How much omega-3 a day?

Omega-3 polyunsaturated fatty acids are among the essential nutrients that must be consumed through the diet. Here, you can find out how much omega-3 is recommended per day.
The intake of omega-3 fatty acids is essential for our health. But how do omega-3 fatty acids actually work in the body, and how high is the requirement? Here you can find out how much omega-3 is recommended per day, when you should take omega-3, and what the optimal omega-3 dosage is.

This is what omega-3 fatty acids are good for.

This is why you should get your daily omega-3 dose: Omega-3 fatty acids are essential for our health. They have an anti-inflammatory effect and can positively influence triglyceride metabolism and blood pressure. Because they contribute to normal heart function, they are associated with the prevention of cardiovascular disease. Omega-3 fatty acids are also essential for brain function and vision.

Lack of or insufficient intake of the long-chain omega-3 fatty acid can result in deficiency symptoms such as impaired vision, muscle weakness, and tremors. An adequate supply of omega-3 is particularly important during pregnancy; otherwise, the development of the infant’s brain may be negatively affected.


Omega-3 fatty acids are essential for our health. An insufficient supply can cause deficiency symptoms such as visual disturbances.

Omega-3 daily requirement: How much omega-3 a day?

How many milligrams of omega-3 per day are recommended, and how much EPA and DHA per day does this correspond to? The requirement for the omega-3 fatty acid ALA can already be met with one tablespoon of rapeseed or linseed oil. For healthy adults, a requirement of 250 to 300 milligrams of eicosapentaenoic acid (EPA) and docosahexaenoic acid (DHA) combined is usually stated.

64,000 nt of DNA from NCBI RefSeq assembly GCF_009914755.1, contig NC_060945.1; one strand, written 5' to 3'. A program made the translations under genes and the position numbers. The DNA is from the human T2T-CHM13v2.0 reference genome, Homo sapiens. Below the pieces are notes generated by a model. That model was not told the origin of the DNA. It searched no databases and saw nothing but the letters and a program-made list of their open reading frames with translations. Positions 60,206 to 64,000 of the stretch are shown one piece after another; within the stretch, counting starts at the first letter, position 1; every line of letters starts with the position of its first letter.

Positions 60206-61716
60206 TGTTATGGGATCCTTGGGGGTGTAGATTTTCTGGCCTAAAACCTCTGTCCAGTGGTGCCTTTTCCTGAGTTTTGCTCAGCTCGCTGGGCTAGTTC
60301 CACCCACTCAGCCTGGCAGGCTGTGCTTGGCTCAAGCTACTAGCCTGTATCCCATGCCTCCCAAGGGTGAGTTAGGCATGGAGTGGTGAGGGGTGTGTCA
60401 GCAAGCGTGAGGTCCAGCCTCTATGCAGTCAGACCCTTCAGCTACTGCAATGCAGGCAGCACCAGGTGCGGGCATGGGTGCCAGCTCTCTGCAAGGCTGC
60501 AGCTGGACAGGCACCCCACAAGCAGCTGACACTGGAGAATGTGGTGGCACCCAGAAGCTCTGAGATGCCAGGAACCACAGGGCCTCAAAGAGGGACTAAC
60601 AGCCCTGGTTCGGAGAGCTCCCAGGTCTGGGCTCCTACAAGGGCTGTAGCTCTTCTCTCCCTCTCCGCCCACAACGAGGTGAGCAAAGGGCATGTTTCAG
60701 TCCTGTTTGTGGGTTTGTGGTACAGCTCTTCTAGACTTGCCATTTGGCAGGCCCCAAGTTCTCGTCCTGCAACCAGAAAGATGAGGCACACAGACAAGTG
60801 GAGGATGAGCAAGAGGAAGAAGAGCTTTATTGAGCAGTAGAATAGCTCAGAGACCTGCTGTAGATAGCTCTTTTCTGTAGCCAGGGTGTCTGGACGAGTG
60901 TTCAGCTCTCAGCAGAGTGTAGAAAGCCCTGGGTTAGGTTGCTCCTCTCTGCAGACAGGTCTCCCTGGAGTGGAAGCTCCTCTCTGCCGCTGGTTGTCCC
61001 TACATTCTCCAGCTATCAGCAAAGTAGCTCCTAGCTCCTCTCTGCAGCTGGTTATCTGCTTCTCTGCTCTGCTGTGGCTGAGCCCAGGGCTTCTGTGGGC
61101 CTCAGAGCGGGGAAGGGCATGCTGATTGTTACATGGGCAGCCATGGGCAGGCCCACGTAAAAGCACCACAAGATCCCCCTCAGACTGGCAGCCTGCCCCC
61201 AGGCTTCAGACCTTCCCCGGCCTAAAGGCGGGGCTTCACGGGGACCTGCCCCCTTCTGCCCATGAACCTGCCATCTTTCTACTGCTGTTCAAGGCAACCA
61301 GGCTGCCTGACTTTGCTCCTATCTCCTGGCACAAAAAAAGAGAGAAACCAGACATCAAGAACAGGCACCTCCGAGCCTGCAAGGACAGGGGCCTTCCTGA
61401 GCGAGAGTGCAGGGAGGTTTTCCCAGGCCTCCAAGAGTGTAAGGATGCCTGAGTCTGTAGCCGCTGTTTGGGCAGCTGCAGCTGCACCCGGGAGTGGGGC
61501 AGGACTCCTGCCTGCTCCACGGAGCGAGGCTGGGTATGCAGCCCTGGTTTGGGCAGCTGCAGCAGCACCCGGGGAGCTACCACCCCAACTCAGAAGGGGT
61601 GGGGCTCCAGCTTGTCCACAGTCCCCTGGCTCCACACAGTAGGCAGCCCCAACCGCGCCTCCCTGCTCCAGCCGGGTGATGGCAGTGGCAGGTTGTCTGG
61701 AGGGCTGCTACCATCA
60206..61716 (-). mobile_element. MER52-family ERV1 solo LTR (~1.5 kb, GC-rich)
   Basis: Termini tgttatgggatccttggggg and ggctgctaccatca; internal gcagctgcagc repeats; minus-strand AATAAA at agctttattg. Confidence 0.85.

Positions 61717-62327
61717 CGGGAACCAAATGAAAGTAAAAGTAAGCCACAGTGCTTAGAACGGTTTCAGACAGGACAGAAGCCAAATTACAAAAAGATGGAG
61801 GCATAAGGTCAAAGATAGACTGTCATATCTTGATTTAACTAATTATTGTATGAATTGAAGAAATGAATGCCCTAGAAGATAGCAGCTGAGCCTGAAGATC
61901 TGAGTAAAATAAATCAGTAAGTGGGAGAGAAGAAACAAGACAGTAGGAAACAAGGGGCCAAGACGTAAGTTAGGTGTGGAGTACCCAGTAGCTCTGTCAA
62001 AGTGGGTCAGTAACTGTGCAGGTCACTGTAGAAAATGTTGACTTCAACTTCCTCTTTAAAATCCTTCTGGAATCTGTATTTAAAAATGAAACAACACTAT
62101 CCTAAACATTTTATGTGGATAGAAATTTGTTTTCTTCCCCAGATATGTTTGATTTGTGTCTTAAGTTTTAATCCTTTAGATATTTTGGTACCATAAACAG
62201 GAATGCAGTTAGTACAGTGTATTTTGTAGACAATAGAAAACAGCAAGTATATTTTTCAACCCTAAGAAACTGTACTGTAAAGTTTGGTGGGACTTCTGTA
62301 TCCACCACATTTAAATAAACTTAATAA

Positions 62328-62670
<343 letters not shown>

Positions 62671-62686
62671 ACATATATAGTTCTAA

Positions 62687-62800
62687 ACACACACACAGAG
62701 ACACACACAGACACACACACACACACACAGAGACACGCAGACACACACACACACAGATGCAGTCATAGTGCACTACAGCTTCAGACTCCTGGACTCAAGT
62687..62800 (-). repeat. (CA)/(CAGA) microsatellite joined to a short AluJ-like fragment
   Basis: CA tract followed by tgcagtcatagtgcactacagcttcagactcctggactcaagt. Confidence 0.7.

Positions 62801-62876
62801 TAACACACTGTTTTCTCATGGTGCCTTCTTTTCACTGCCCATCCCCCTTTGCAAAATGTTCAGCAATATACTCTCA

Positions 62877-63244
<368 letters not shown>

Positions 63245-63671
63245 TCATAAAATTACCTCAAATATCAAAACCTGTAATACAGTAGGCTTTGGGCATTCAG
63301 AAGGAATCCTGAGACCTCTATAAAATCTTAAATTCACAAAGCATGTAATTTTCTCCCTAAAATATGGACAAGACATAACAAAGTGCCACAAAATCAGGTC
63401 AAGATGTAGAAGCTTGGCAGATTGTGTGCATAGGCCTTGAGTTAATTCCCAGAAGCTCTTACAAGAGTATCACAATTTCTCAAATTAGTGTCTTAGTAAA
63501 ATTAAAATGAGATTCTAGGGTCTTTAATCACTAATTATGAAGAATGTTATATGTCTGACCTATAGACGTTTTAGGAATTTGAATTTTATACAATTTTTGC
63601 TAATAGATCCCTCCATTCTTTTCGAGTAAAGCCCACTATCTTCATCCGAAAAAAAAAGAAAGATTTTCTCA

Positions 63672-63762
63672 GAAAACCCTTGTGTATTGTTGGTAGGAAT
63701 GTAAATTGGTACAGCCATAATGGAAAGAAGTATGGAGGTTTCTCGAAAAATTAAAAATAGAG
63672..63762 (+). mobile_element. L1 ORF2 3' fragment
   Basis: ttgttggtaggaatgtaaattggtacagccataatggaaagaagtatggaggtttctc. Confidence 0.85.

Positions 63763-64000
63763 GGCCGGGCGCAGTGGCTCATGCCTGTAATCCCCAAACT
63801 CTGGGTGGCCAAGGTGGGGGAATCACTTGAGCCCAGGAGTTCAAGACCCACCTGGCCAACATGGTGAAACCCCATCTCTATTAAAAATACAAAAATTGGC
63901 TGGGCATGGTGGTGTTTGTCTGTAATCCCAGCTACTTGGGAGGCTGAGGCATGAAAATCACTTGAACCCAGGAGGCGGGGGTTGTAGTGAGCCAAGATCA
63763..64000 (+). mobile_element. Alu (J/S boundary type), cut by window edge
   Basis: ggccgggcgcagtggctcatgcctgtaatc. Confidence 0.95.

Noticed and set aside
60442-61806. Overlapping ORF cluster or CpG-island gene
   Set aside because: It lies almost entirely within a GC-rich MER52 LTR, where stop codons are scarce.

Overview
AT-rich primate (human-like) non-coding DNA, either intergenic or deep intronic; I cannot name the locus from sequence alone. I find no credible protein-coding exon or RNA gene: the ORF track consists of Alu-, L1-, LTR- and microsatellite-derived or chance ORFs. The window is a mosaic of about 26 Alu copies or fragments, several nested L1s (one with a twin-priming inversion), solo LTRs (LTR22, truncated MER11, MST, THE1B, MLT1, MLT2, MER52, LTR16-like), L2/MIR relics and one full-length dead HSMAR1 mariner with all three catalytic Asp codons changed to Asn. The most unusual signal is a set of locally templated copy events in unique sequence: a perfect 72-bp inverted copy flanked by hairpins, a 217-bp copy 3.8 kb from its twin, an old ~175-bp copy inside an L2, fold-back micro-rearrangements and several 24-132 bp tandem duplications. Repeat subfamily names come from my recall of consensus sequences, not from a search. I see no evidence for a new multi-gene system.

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The German Nutrition Society (DGE) recommends an intake of omega-3 fatty acids equal to 0.5 percent of the daily calorie intake. These are estimated values. The exact daily omega-3 requirement is not known and depends on individual factors. Anyone wishing to assess their supply status more accurately can determine the omega-3 index by means of a blood test and have it clarified by a doctor.

Too much omega-3—is it possible? In its 2009 statement, the German Federal Institute for Risk Assessment recommended a maximum daily intake of 1.5 grams of EPA and DHA. Exceeding this amount can lead to undesirable side effects. In a 2012 statement, the European Food Safety Authority (EFSA) indicated an intake of up to 5 grams of EPA or DHA as safe for health.


The daily omega-3 requirement for healthy adults is about 250 to 300 milligrams of EPA and DHA.

Omega-3 intake: side effects

Can too much omega-3 be harmful, and how much omega-3 is too much? Even though omega-3 fatty acids have a number of positive effects on health, overdosing can also cause side effects. Taking omega-3 capsules in high doses, for example, poses a risk of impaired blood clotting. Studies have also shown that high intake levels can lead to increased cholesterol levels and impaired natural immune defenses. Side effects are not to be expected from the consumption of omega-3-rich foods.